Respiratory systems abnormalities and clinical milestones for patients with amyotrophic lateral sclerosis with emphasis upon survival.

Division of Pulmonary, Allergy, and Critical Care Medicine, Penn State Milton S. Hershey Medical Center, Hershey, PA 17033, USA.
Amyotrophic lateral sclerosis: official publication of the World Federation of Neurology Research Group on Motor Neuron Diseases (Impact Factor: 2.37). 03/2007; 8(1):36-41. DOI: 10.1080/17482960600863951
Source: PubMed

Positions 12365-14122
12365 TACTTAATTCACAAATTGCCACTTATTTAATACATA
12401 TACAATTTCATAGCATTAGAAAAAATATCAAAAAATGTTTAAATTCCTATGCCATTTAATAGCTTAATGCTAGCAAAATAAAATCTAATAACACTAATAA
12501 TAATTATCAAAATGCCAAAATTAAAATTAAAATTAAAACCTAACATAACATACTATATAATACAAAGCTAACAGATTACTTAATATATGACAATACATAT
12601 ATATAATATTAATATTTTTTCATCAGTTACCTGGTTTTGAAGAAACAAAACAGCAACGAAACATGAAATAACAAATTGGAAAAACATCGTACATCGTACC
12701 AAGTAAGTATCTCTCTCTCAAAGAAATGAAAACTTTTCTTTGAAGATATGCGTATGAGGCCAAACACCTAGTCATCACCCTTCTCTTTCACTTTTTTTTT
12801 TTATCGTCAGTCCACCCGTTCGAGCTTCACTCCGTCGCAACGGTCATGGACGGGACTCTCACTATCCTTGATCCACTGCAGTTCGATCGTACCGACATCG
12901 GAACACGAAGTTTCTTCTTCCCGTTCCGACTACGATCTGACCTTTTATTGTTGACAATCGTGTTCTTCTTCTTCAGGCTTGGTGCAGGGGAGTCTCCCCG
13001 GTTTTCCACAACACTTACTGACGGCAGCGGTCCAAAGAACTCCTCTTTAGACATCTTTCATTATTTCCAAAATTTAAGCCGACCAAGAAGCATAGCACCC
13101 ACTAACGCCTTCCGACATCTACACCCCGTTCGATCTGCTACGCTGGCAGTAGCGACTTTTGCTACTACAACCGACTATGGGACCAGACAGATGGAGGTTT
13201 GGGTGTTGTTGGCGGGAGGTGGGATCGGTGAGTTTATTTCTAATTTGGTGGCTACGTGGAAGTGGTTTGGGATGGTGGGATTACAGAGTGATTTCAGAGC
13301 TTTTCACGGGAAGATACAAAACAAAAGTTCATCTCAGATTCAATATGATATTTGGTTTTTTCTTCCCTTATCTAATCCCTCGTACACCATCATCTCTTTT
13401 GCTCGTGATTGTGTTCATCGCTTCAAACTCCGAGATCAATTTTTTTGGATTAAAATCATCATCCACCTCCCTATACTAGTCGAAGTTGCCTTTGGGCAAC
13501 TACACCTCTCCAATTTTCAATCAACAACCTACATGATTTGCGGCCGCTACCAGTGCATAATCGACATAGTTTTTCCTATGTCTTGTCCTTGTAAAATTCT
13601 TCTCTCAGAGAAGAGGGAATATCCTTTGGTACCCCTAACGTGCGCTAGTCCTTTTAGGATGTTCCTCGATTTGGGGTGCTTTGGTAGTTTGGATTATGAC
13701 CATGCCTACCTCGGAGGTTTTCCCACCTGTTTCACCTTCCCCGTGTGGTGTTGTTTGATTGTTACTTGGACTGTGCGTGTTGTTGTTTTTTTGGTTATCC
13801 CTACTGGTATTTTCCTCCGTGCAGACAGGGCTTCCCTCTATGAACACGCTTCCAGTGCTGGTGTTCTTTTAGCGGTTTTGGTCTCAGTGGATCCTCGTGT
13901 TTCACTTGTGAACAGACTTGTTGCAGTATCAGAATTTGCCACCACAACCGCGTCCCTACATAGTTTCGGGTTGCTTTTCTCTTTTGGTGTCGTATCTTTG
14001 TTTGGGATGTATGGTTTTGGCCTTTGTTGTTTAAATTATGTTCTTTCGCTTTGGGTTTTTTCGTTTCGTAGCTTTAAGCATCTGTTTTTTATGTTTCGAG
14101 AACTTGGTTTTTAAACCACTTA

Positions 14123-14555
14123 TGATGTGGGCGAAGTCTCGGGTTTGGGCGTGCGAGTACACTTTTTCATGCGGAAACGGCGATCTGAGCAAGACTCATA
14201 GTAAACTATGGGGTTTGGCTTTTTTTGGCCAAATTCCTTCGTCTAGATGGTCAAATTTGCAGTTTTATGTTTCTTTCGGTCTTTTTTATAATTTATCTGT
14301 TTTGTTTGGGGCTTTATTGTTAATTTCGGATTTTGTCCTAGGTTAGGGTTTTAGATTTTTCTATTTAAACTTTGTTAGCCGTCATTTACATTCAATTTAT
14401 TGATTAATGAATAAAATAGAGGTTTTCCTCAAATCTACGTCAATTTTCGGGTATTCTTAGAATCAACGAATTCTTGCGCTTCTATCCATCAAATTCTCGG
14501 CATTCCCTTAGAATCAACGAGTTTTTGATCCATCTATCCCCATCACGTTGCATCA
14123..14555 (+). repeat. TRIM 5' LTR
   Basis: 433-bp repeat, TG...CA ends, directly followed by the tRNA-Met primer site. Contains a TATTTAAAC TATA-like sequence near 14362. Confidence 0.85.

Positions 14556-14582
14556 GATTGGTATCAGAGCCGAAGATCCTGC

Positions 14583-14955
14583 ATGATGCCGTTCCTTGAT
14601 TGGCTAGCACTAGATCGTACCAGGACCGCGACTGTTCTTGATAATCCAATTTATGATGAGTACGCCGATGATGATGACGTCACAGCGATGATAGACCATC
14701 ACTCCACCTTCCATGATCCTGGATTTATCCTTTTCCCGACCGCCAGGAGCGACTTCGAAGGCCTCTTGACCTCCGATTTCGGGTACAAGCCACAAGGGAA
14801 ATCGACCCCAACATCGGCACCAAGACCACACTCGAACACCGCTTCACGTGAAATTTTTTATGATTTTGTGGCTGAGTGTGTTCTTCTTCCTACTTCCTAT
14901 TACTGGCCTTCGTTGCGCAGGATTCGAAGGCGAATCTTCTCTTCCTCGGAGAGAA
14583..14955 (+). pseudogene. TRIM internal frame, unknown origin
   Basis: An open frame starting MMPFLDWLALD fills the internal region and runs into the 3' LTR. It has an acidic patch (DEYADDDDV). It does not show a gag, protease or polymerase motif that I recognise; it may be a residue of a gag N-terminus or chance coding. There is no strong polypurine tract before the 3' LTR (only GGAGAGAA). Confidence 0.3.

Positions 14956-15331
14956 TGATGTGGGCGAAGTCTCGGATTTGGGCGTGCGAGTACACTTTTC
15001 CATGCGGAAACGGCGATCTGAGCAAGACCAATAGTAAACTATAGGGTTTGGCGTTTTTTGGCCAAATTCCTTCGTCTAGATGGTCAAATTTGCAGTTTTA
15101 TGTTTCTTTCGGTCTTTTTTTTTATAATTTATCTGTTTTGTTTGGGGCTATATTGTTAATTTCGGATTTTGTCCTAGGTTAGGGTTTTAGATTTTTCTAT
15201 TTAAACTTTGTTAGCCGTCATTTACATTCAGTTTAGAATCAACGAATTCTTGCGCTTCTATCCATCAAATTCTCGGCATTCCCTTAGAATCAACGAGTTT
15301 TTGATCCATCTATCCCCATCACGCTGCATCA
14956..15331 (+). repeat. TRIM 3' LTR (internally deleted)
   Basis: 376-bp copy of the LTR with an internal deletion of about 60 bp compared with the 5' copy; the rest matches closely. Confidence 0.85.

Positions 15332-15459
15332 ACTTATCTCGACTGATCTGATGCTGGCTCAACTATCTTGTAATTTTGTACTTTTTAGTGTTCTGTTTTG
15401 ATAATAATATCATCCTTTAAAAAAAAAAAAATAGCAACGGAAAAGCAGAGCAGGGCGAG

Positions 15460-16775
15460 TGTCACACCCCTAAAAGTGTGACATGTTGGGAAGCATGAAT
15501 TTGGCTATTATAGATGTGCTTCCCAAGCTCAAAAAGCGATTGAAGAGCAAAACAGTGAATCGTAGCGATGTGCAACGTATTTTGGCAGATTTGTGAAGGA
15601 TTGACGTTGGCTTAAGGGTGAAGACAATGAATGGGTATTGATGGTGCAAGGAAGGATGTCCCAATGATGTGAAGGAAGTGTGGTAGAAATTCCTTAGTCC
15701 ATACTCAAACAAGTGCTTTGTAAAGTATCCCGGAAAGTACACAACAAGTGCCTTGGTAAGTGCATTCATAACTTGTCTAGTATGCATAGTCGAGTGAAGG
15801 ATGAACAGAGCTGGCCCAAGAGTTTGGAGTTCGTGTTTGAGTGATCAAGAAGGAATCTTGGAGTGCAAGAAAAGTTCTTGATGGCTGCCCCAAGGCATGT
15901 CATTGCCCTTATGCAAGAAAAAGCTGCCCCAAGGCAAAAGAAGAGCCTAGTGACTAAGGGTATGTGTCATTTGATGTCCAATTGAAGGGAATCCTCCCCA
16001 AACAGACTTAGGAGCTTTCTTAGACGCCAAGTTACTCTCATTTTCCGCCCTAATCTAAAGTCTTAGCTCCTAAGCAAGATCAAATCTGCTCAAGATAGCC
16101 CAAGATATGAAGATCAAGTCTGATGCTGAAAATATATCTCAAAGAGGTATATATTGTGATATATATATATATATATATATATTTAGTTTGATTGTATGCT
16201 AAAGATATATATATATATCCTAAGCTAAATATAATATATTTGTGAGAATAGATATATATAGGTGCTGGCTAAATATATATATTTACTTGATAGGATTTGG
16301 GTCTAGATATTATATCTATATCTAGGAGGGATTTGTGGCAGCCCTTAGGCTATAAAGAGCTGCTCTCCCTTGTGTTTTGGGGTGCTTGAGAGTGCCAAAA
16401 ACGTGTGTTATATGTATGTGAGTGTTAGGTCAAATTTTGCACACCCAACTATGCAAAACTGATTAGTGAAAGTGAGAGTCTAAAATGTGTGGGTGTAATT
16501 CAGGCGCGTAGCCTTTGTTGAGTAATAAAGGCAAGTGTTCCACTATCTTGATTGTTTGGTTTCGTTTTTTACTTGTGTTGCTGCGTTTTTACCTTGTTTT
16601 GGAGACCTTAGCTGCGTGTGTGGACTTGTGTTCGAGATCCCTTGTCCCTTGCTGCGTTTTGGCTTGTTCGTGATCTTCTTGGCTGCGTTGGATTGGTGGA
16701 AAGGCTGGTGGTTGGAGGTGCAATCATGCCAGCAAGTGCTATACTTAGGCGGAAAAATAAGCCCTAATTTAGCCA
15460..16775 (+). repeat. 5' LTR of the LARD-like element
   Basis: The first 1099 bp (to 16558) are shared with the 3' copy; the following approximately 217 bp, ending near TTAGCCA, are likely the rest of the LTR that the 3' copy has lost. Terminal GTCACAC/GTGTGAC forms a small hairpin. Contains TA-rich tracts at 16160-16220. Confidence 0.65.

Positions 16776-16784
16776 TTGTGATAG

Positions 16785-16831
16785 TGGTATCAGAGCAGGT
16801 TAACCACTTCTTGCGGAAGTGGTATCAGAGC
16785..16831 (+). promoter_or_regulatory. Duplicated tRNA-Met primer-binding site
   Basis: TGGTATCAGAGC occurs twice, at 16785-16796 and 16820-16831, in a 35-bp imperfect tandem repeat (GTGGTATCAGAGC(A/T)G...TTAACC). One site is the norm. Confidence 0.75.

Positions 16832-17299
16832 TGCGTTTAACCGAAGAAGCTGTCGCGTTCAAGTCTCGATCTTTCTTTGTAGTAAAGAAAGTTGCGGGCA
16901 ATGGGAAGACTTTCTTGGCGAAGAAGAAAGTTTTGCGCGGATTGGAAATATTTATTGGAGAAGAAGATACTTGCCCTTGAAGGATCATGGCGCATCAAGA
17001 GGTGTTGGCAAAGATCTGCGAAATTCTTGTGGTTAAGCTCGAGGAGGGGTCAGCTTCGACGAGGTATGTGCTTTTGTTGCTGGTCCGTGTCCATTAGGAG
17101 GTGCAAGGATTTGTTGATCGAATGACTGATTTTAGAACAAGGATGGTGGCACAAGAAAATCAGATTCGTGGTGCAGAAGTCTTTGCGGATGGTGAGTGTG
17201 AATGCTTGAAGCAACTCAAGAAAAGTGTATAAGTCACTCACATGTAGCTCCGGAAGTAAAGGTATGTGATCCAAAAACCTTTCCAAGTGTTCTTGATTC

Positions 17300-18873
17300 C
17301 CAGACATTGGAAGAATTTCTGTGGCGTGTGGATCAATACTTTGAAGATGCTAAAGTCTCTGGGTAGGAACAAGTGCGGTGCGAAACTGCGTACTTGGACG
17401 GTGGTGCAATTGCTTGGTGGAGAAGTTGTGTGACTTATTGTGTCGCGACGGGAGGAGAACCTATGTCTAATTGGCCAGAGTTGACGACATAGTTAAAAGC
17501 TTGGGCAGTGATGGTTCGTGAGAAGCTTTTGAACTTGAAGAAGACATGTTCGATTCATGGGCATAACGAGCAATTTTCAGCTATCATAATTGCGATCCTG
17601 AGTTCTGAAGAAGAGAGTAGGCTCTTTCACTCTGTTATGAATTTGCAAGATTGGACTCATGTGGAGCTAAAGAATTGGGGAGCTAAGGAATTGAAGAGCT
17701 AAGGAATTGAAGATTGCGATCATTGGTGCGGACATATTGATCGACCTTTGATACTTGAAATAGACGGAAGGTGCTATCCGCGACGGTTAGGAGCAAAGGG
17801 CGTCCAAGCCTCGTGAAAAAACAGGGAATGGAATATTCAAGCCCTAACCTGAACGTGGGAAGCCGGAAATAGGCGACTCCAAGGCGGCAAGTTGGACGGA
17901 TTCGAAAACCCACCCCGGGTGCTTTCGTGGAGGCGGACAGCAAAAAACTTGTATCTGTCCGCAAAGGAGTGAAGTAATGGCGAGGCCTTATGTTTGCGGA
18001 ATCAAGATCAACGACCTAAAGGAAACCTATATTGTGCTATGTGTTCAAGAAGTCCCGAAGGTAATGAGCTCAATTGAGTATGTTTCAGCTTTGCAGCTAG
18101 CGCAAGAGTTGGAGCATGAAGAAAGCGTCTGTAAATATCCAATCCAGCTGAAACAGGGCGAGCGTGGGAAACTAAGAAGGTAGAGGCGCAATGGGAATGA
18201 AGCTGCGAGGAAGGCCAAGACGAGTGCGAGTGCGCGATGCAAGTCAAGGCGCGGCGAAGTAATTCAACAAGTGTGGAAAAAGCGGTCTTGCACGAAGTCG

ABSTRACT Respiratory system complications and abnormalities are common in patients with amyotrophic lateral sclerosis (ALS) and respiratory failure remains the most common cause of death. Extensive epidemiological longitudinal data have documented the extent, magnitude, and clinical course of these abnormalities, but few studies have provided objective information that can have prognostic significance for individual patients. In this study, the reported data represent results from a retrospective review of the medical records of 153 patients with ALS cared for at a single institution (The Penn State Milton S. Hershey Medical Center) over a 50-month period. Medical information in relation to respiratory system abnormalities and complications including pulmonary function measurements was extracted for data analyses. The intent of this review of longitudinal data from a relatively large cohort of patients with ALS was to identify clinically relevant easily-identifiable objective information and clinical milestones that could have potential prognostic significance when applied to individual patients. Demographic data including gender, survival outcome, respiratory symptoms, age of disease onset, and age at death were similar to previously published epidemiological studies: mean age at ALS disease onset was 58.9+/-12.7 years, and mean age at death was 66.7+/-10.8 years. For 151 patients with available data, the incidence of study defined respiratory complications included infectious pneumonia 13 (9%), venothromboembolism 9 (6%), and tracheostomy and mechanical ventilation 6 (4%). For 139 patients with serial measurements of forced vital capacity (FVC), median values for calculated rate of decline in FVC was 97 ml/30 days (2.4% predicted/30 days); 25% of patients had FVC rates of decline less than 52 ml/30 days (1.4% predicted/30 days) and 25% had rates of decline greater than 170 ml/30 days (4.4% predicted/30 days). Stratifying patients into two distinct clinical subgroups based upon rates of decline in FVC less than or greater than the median value of 97 ml/30 days identified an apparent two-fold increase in survival duration for ALS patients with slower rates of pulmonary physiology deterioration when referenced to either date of dyspnea onset or time from bi-level positive airway pressure (BiPAP) initiation (2.0+/-1.4 vs. 1.0+/-0.8 years; 1.9+/-1.5 vs. 1.0+/-0.9 years, respectively). We concluded that the correlation between clinically defined milestones, most importantly onset of dyspnea, and the calculated rate of decline in FVC represent obtainable and objective measurements that predict the natural course of respiratory muscle dysfunction in patients with ALS and provide important prognostic information in relation to individual patient survival duration.

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